Before you go out to practise your dressage test or to actually ride it in the arena, do take the time to read the test all the way through, to not only learn it, but to learn where the marks are allocated. There are always a mix of movements with transitions and if you remember some of the these that go together, then you can improve your marks considerably.

It is a good idea to be fully dressed with your jacket on, before you start your warm-up, so that you can keep your concentration throughout, and into the test, and this way you will be more consistent with everything, including your contact.

The same applies to the horse’s boot or bandages. If at all possible have them off from the beginning, but if that is not possible, then they should be whipped off by a helper quickly and quietly.

The warm-up itself does depend on each individual horse, and can vary a little from day to day. Some need very little time but others, need to be settled and loosened up much more. The travelling also affects the horse, with its excitement level, and how stiff it becomes, standing in one spot for however long. Your job as a rider is to learn from each outing to ride in to help and not to tire.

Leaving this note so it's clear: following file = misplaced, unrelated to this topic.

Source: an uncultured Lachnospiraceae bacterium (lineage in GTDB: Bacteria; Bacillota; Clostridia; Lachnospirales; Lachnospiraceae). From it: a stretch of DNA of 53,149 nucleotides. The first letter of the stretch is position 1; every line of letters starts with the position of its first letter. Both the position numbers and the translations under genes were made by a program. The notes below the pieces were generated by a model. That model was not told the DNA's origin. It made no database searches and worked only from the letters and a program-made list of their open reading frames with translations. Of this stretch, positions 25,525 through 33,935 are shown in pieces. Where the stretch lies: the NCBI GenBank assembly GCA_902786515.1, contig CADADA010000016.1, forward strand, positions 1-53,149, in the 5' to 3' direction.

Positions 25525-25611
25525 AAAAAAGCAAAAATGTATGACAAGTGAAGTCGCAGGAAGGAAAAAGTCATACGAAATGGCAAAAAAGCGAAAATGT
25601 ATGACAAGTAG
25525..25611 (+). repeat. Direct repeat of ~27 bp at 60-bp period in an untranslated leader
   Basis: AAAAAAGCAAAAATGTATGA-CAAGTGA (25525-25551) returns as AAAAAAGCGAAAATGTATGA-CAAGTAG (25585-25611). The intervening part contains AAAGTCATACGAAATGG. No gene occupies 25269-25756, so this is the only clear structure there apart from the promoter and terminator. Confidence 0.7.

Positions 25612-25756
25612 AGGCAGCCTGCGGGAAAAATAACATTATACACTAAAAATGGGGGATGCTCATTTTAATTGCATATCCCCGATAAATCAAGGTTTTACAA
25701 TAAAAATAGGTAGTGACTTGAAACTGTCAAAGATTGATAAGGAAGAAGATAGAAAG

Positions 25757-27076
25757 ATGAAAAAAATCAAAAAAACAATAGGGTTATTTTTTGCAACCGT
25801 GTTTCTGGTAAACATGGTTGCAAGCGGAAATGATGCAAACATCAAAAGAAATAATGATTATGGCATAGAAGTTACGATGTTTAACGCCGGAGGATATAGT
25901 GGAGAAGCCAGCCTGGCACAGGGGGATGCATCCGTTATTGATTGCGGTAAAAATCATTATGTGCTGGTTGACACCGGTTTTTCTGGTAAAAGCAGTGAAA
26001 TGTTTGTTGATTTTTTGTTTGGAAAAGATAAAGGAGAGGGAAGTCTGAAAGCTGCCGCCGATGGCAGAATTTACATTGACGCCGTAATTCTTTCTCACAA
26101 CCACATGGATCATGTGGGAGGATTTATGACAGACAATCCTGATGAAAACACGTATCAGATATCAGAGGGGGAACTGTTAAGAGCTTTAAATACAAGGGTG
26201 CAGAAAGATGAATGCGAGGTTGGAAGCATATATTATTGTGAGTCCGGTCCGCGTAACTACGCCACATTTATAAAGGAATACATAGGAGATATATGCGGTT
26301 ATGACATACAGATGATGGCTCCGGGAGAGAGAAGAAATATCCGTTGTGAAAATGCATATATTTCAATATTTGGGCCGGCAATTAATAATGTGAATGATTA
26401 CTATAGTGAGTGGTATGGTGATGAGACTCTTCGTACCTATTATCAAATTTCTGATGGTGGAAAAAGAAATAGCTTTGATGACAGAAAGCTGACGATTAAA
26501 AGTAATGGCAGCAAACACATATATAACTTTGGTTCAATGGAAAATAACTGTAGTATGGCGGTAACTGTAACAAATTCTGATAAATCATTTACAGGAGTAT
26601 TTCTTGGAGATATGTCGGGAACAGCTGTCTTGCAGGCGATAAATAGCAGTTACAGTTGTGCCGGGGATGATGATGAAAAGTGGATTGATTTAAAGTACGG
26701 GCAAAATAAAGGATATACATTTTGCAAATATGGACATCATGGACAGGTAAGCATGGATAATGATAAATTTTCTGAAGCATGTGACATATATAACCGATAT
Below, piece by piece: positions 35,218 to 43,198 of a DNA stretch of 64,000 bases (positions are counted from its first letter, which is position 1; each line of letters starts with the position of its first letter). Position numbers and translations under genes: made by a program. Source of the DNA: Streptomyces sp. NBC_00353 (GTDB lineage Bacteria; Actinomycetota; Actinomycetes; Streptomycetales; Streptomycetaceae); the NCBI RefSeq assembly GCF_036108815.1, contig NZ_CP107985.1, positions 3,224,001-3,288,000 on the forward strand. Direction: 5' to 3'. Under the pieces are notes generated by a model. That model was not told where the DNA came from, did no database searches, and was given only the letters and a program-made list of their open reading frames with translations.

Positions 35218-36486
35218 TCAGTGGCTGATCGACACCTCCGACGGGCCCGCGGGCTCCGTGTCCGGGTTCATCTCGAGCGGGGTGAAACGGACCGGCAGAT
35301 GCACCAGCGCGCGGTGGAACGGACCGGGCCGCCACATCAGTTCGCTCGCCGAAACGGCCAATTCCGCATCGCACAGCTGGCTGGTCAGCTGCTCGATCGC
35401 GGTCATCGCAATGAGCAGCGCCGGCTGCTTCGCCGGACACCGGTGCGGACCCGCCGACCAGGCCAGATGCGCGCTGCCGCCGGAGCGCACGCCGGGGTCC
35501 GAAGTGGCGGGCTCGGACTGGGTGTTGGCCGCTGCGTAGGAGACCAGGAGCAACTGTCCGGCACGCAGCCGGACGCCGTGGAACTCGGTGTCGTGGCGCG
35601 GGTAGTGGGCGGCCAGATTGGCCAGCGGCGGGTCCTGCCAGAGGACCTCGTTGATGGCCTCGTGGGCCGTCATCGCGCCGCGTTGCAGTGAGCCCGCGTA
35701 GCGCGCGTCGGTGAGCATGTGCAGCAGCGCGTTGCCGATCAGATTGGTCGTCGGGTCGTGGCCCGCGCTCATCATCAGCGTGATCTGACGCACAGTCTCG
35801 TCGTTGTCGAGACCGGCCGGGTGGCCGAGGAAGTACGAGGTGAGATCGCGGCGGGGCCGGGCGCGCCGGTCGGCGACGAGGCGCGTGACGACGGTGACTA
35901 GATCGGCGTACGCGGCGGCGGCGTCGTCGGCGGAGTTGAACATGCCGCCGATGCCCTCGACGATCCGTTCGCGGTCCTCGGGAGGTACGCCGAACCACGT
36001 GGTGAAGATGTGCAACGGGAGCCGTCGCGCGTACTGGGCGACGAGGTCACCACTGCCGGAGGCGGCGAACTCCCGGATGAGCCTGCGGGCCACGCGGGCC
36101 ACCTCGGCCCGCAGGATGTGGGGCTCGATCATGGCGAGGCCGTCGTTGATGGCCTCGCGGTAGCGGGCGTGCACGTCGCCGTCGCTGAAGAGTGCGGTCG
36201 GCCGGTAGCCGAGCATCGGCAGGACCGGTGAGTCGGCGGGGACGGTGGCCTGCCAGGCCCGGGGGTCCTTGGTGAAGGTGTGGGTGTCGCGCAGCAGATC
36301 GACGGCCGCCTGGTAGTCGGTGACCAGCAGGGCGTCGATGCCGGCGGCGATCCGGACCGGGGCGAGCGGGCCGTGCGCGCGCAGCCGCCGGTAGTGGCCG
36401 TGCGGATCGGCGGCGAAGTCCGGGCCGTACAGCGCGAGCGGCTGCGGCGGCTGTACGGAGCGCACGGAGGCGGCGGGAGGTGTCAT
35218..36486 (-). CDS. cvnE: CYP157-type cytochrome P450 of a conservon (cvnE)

Once you enter the arena, the following points should help you keep the standard of your test up from the beginning to the end.

The centre line is the first impression, so straight and forward makes a good picture.

Remember to keep your, and your horses balance on all your turns and circles, by keeping the consistent contact on both reins, the rider sitting in the centre of the back and the energy really thinking forward so that the contact stays steady.

Ride all your figures accurately as it is a silly way to lose marks, when you fall in, onto too small circles, or miss markers in the transitions.

Finally, try to make the test feel the same forward rhythm and regularity, from beginning to end, even when you are tiring or struggling with concentration.

Finally, finally! Enjoy your ride and treat it to test your training and give you pointers for improvement.